Virtually all amputees experience ongoing sensations in their missing limb, and many also experience intense pain: phantom limb pain. How on earth can you treat pain in a body part that doesn’t exist? And what is causing the pain in the first place?
The pain is real
One of the most famous examples of a phantom limb belonged to Lord Horatio Nelson, a much-decorated British Naval officer. In 1797, he had to have part of his arm amputated after it was shot in battle. He went on to experience severe pain in his missing arm and hand, including the sensation that fingernails were digging into his palm. Nelson used this experience to argue for the existence of the soul: if his arm could ‘survive’ being destroyed, why not an entire person?
Phantom limb pain is extremely common. In a study of 5000 veterans post amputation, 78% experienced it. Sufferers explain that a phantom limb can experience all the same sensations a real limb can: pain, heat, sweating, tingling, paralysis and movement. And phantom sensations don’t only occur in limbs. Up to 80% of women experience phantom breast pain after a mastectomy. Some women also report a phantom uterus with monthly cramps after a hysterectomy.
Perhaps one of the only vaguely similar experiences non-amputees can have of phantom pain is after a local anaesthetic at the dentist. Your nerves go dead, but you don’t feel like your lips and cheek have disappeared. If anything they feel swollen and puffier than usual.
All in the mind
At first glance, phantom pain seems exceedingly odd – and that’s putting it mildly. How can a body part that doesn’t exist experience pain? But if we think about what pain actually is, phantom pain becomes easier to understand. Put very simply, pain is a perception similar to hearing or smelling. If you break your arm, nerve cells in your arm send a message to your spinal cord and then onto the brain to indicate there’s a problem. Your brain translates this message and perceives the feeling of pain. The pain is in your brain.
For a long time, it was thought phantom limb pain derived from inflamed, irritated or frayed nerve endings in the stump sending incorrect messages to the brain. In the past, doctors sometimes performed surgery to remove more of the stump in the hope of fixing the problem. But it didn’t work.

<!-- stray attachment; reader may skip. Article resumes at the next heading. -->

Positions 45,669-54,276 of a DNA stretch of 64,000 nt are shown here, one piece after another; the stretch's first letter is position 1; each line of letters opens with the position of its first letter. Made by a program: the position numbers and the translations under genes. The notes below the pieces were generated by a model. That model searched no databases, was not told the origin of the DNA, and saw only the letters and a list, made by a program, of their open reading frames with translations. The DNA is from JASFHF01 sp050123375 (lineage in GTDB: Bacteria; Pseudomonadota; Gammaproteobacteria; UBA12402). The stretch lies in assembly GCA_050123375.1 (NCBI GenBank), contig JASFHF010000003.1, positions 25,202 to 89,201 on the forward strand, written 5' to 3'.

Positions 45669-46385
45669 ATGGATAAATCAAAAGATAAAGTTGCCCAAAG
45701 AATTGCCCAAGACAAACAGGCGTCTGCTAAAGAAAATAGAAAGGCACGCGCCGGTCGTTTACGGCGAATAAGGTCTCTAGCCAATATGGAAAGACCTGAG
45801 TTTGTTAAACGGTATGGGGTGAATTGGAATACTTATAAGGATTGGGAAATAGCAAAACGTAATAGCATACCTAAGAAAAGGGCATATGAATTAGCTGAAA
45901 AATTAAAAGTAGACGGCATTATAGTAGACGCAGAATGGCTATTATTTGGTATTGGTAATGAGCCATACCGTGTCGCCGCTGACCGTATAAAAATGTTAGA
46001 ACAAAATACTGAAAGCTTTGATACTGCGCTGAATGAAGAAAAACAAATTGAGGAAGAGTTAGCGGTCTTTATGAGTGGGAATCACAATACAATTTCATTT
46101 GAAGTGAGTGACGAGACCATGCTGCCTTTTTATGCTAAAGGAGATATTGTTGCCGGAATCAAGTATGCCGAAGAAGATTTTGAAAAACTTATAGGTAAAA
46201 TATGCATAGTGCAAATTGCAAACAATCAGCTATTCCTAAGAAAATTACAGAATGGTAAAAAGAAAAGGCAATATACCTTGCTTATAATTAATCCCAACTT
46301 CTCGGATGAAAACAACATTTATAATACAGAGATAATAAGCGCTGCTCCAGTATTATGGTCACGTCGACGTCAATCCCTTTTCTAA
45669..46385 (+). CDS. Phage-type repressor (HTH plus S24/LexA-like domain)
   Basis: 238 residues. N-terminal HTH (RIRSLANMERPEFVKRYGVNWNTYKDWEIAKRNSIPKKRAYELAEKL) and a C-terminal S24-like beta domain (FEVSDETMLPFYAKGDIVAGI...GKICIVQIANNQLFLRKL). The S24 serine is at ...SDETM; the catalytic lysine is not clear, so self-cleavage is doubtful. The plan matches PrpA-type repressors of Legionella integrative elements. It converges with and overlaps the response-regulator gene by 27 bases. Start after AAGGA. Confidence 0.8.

Your plastic brain
Our current understanding of phantom limb pain highlights how extraordinary our brains are. Inside your brain is a virtual, sensory model of your body. In effect, your brain contains a map of your body, but composed of brain cells. Each of your body parts has a corresponding section of the map in your brain. Research suggests that if some parts of the map are inactive (for example, as a result of amputation), adjacent areas of the map begin to take over. So the nerve connections in the brain become reorganised and that’s what we refer to as brain plasticity.
Researchers have shown the part of the brain’s sensory map that used to represent the now-amputated limb can be taken over by representations of different body parts. In the case of arm amputations, the areas that have been found to take over are the face and lips. This is because in the brain’s map, the face and arm areas are right next to one another. This means touching an affected person in particular places on the face results in corresponding feelings in the phantom limb. Scientists have been able to draw on the faces of amputees (literally, with a texta), to show where the missing limb and digits are felt.
Gaming to tackle pain
For many years, phantom limb pain proved incredibly difficult to treat. Drugs don’t tend to work. How do you treat pain that is perceived to occur in a body part that doesn’t exist? Of course, you don’t; you treat the brain, which is where the sensations originate.
One of the first successful treatments for phantom limb pain is deceptively simple, and impressively cheap. In some cases, all that is required to retrain the brain is a mirror. Mirror therapy provides the brain with an opportunity to match what it sees with what it feels. A person suffering from phantom limb pain can position a mirror so that the reflected limb seen in the mirror appears to be the amputated limb. The limb can be moved and stretched and many people have reported huge reductions in pain as a result.
A slightly higher-tech and very promising treatment for phantom limb pain is augmented reality. This technology enables a wider range of motion of the replacement limb and incorporates gaming to keep patients motivated to do their exercises. Truth be told, we don’t fully understand why these treatments work. But whatever extraordinary brain tricks are going on, I’m guessing phantom limb pain sufferers will be happy to play the game.